Section 5.1 What are Igneous Rocks? Compare and contrast intrusive and extrusive igneous rocks. Describe the composition of magma Discuss the factors that affect how rocks melt and crystallize.
Magma is a slushy mix of molten rock, gases, and mineral crystals. Magma
Magma that flows out onto Earth's surface – lava Lava
Rocks are formed when magma (or lava) crystallizes. Rocks Form…
Igneous rocks can be identified by their physical properties of crystal size and texture. Igneous Rock Identification Basalt – small - fine Granite – large - course phaneritic aphanitic
Section 5.1 – extrusive Titan’s Piazza S. Hadley, MA Basalt – exhibiting columnar jointing ‘Jingle’ Stone
Different minerals melt and crystallize at different temperatures.
A model that illustrates the predictable patterns of mineral formation from cooling magma is Bowen's reaction series. Bowen’s Reaction Series
Dark-colored rock such as gabbro that is rich in iron (Fe) and magnesium (Mg) is mafic Mafic
Light-colored rock such as granite that has high silica content is felsic Felsic
Both are groups of igneous rocks. Felsic rocks are light-colored, have high silica content, and contain quartz and feldspars. Mafic rocks are darker-colored, have low silica content, and high iron and magnesium content. Mafic vs. Felsic
An ultramafic rock, such as dunite, has low silica content and very high iron and magnesium content. Ultramafic
As the water content of rock increases, the melting point decreases. Water & Melting Point
Section 5.2 Classifying Igneous Rocks Classify different types and textures of igneous rocks. Recognize the effects of cooling rates on grain sizes of igneous rocks. Describe some uses of igneous rocks.
Igneous rocks that cool quickly on Earth’s surface are extrusive. Extrusive
Igneous rocks that cool slowly beneath Earth’s crust are intrusive. Intrusive
Intrusive igneous rocks form coarse-grained rocks. Coarse-grained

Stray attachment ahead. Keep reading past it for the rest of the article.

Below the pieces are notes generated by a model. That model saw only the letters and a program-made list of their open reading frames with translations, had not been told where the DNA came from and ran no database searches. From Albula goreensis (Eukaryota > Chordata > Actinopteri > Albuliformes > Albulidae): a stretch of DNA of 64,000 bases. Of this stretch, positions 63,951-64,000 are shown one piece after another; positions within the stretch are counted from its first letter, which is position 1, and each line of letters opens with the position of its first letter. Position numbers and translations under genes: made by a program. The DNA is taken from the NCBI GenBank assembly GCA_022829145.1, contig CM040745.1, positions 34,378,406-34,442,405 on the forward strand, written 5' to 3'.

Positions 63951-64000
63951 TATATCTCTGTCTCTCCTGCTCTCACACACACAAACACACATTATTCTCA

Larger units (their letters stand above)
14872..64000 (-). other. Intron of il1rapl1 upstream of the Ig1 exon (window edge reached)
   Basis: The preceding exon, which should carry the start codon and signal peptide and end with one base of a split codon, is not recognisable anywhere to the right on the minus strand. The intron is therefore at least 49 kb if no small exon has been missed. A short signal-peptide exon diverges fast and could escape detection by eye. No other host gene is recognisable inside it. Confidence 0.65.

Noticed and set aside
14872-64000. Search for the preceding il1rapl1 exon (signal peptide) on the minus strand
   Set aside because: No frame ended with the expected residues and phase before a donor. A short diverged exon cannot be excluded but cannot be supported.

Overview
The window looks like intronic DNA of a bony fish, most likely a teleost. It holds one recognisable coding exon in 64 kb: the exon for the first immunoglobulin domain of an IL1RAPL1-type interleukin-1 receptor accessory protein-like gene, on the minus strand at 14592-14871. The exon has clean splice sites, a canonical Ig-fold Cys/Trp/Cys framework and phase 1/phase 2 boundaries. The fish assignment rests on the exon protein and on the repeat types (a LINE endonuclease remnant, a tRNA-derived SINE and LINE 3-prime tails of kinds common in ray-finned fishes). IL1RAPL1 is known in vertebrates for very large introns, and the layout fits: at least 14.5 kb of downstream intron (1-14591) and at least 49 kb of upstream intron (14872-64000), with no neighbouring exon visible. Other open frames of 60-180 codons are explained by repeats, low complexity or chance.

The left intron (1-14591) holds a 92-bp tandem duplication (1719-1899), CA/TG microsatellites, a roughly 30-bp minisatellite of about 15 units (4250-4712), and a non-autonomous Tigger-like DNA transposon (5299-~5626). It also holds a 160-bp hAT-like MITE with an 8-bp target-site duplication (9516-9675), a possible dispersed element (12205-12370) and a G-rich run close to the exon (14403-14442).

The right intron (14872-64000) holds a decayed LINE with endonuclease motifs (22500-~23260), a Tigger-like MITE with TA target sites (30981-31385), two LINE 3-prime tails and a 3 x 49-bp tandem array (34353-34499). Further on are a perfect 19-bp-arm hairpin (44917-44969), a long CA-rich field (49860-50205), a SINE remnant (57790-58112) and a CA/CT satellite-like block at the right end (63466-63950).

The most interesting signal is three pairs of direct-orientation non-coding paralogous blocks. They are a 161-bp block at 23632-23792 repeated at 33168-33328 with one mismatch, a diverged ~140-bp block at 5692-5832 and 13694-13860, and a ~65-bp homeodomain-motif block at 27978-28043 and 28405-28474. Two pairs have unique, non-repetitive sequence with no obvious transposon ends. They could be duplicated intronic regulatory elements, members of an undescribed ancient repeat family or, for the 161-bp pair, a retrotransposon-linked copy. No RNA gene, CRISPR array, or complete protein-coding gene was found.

A rock that has grains of two different sizes has a porphyritic texture. Porphyritic Texture Texture characterized by large, well-formed crystals surrounded by finer- grained crystals of the same mineral – porphyritic
Igneous Intrusions Valuable ore deposits are often associated with igneous intrusions
A rare, ultramafic rock that might contain diamonds is a kimberlite. They are veins of extremely large- grained minerals. Kimberlites
Diamonds are sometimes found in kimberlites. Diamonds & Kimberlites
Igneous Rocks As Resources Igneous rocks are often used as building materials because of their strength, durability, and beauty.
Section 6.1 Formation of Sedimentary Rocks Sequence the Formation of Sedimentary Rocks. Explain the formation and classification of clastic sediments. Describe features of Sedimentary Rocks.
Earth’s Surface Much of Earth’s surface is covered not by solid rock, but by sediments.
Sediments Pieces of solid material deposited on Earth’s surface - sediment
Physical Weathering During physical weathering, minerals remain chemically unchanged.
Erosion Landslides, moving water, wind, and glaciers cause erosion of surface materials.
Effects of Gravity Eroded materials are almost always carried downhill.
Deposition Process of sediments being laid down on the ground or sinking to the bottom of water - deposition
Cementation During sedimentary rock formation, cementation occurs after weathering.
Lithification Physical and chemical processes that compact and transform sediments into sedimentary rocks - lithification
Bedding The primary feature of sedimentary rocks is horizontal layering called bedding.